Sometimes Malaysian culture is likened to rojak: a mixture of disparate elements coming together in a pleasing whole, even as each ingredient retains its distinct flavor. It’s probably a more apt description than the melting pot, and besides, what’s more Malaysian than eating fruit with shrimp paste and chilis?

 

Sambal belacan, or: why I’m glad I have a wet kitchen

24 Feb

I’ve mentioned sambal belacan before, but it really deserves its own post. Sambal belacan is a spicy condiment on every Malaysian table, whether the food served is Chinese-, Indian-, or Malay-Malaysian. It even inspired an ad campaign (NSF racially sensitive W):

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Recipe: Semi-Lazy Ikan Sumbat Sambal (Fish Stuffed with Chili Sauce)

3 Feb

Mabong, or Indian mackerel, is one of those small, blue-skinned fishes, like sardines, that are easily found fresh in coastal areas and almost impossible anywhere else — which is a shame, because not only are they delicious, they’re also more sustainable than big fish like salmon and tuna. My favorite way to eat this kind of fish, especially if it’s small, is simply grilled with salt. In Malaysia, it’s usually stuffed with sambal (chili-and-herb paste) and then grilled or, more commonly, fried. I wanted to try it for dinner tonight, but a proper sambal is labor- and ingredient-intensive, so I took some shortcuts, and it turned out pretty well. Below is my recipe for semi-lazy sambal-stuffed fish. (If I were really lazy, I would have just gotten it at the hawker stall.)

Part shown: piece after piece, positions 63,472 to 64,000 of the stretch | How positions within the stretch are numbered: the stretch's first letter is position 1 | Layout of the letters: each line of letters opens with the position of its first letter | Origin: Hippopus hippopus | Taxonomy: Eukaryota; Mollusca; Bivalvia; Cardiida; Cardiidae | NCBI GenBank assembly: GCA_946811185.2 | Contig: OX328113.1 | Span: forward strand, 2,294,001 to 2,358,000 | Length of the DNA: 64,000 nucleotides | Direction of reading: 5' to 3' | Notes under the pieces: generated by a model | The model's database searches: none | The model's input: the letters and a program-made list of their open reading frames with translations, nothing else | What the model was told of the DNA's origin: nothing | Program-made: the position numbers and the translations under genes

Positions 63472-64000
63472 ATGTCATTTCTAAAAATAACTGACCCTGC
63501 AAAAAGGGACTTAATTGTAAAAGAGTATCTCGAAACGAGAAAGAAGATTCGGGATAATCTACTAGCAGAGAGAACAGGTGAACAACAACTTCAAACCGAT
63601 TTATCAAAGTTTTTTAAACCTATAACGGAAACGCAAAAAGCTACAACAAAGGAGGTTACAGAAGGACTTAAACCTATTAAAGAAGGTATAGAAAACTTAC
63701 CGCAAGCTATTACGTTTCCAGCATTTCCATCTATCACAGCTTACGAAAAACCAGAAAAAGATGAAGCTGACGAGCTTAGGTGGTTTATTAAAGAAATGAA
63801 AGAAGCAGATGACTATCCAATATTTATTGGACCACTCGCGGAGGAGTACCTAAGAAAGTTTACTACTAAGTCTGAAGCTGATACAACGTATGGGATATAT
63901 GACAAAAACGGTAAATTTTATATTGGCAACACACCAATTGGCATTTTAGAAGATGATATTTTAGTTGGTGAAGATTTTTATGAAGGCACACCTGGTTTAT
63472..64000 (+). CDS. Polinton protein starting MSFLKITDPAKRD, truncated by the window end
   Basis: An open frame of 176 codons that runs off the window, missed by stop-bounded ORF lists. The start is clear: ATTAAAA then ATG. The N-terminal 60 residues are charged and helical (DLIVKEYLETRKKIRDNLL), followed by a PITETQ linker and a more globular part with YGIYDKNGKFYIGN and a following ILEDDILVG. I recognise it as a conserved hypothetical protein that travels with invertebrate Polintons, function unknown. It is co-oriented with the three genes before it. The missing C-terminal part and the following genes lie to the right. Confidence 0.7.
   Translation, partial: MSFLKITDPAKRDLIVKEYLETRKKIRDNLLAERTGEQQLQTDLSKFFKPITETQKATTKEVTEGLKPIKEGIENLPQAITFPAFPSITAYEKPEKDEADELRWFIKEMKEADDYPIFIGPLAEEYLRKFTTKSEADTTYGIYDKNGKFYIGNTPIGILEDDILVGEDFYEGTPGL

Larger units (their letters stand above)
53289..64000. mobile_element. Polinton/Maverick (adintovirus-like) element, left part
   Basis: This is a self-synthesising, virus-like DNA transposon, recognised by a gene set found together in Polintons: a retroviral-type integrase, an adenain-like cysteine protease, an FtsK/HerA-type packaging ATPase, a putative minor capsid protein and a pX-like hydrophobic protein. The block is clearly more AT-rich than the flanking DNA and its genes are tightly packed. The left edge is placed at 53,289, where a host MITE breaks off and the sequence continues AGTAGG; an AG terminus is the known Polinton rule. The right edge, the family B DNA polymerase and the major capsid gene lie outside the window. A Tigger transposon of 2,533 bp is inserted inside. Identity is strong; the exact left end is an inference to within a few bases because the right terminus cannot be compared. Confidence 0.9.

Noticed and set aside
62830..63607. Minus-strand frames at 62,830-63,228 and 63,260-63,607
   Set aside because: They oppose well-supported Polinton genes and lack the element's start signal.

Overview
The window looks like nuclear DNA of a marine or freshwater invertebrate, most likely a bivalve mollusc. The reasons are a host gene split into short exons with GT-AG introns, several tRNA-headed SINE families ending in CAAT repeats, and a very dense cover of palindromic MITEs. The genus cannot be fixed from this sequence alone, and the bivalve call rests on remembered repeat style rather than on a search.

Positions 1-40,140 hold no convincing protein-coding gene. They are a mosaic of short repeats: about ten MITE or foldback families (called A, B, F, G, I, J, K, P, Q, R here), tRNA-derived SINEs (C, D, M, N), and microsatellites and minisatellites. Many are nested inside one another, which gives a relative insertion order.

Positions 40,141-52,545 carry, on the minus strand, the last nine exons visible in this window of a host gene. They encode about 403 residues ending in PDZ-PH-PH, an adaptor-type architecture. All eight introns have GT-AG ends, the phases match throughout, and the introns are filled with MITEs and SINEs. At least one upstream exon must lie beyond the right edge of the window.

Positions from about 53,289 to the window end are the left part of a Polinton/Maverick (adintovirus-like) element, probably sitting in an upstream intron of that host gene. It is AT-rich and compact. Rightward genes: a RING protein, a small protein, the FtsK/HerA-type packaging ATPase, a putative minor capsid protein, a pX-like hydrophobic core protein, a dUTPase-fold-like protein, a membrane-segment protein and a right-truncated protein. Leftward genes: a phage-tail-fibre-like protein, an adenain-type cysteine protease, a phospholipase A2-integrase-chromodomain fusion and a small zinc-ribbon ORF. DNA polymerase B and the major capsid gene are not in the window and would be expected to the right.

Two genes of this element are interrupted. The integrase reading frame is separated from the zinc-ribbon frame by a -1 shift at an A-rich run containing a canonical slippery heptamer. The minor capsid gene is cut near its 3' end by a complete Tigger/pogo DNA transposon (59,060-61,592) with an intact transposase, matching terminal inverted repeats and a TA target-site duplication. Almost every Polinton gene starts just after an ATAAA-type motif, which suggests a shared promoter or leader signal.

The fish was delish, and made quite a dish

(Proportions are for two fish. One fish per person should be enough, depending on side dishes.)

Ingredients

2 whole small fish, such as horse mackerel or sardine, cleaned

2 Tbsp chili paste (I used a Malaysian brand, Puteri, but Vietnamese-style paste would work in a pinch. Just make sure that the ingredients are mostly chili, without other flavorings)

1 very small shallot (probably about 1/4 of a normal shallot)

Juice of 1/2 lime, or two calamansi limes

Method

  1. Rinse the fish and pat dry. Rub well with salt, and set aside.
  2. Mince the shallot as finely as possible, and combine with the chili paste and lime juice.
  3. Make a slit along the sides of the fish. Stuff the chili paste into the slits and also the cavity.
  4. Grill, broil, or pan-fry fish until done.

By the way, if you’re interested in trying your hand at the real thing, Rasa Malaysia has a very thorough recipe. And then you’ll understand why I cheated.